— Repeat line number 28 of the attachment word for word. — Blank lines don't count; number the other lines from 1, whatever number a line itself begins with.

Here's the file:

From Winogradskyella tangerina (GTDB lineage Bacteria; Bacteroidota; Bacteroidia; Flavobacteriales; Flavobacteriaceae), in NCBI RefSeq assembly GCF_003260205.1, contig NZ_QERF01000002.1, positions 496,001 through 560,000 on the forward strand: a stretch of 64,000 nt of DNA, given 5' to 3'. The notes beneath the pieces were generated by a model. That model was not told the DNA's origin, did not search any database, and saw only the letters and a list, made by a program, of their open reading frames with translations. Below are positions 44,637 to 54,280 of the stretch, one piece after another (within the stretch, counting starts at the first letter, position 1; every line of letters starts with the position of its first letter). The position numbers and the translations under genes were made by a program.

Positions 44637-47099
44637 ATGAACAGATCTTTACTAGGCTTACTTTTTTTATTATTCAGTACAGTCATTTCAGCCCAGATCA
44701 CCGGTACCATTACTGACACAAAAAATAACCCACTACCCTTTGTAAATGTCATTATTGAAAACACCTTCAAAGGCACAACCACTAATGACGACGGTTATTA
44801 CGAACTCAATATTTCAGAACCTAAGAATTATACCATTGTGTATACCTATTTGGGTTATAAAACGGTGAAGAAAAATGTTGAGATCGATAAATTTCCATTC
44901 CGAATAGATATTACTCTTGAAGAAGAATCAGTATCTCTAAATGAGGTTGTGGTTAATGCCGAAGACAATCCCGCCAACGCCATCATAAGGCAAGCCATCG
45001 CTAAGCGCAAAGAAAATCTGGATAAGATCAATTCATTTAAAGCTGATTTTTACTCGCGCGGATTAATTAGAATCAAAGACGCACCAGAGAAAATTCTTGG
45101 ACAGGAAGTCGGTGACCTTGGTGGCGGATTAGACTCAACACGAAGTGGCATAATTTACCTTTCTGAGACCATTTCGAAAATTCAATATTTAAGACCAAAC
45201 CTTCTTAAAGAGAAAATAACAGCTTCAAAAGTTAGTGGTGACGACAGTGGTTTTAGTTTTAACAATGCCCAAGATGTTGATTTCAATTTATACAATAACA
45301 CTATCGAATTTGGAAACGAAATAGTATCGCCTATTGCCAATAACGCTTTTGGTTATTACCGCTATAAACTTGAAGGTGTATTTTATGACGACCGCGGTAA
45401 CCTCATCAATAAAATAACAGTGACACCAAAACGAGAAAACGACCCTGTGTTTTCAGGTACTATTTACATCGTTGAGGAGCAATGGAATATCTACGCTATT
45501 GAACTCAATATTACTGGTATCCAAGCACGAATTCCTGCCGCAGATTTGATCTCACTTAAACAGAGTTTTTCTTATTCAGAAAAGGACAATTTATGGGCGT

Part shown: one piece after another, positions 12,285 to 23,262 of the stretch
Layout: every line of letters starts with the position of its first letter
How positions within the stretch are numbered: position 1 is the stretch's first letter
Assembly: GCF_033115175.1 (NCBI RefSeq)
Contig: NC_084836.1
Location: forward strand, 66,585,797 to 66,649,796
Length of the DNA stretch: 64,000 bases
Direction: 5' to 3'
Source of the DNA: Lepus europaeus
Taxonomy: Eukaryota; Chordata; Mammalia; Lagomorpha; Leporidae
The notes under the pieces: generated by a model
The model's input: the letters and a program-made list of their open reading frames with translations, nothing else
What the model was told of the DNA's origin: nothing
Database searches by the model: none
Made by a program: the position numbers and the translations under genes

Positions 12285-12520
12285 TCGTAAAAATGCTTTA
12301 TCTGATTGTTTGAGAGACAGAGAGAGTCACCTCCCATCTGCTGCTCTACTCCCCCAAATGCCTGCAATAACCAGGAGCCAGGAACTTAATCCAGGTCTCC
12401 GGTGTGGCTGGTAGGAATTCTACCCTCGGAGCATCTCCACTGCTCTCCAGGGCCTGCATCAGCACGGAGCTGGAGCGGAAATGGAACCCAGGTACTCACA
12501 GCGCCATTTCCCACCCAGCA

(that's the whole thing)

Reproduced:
Positions 12285-12520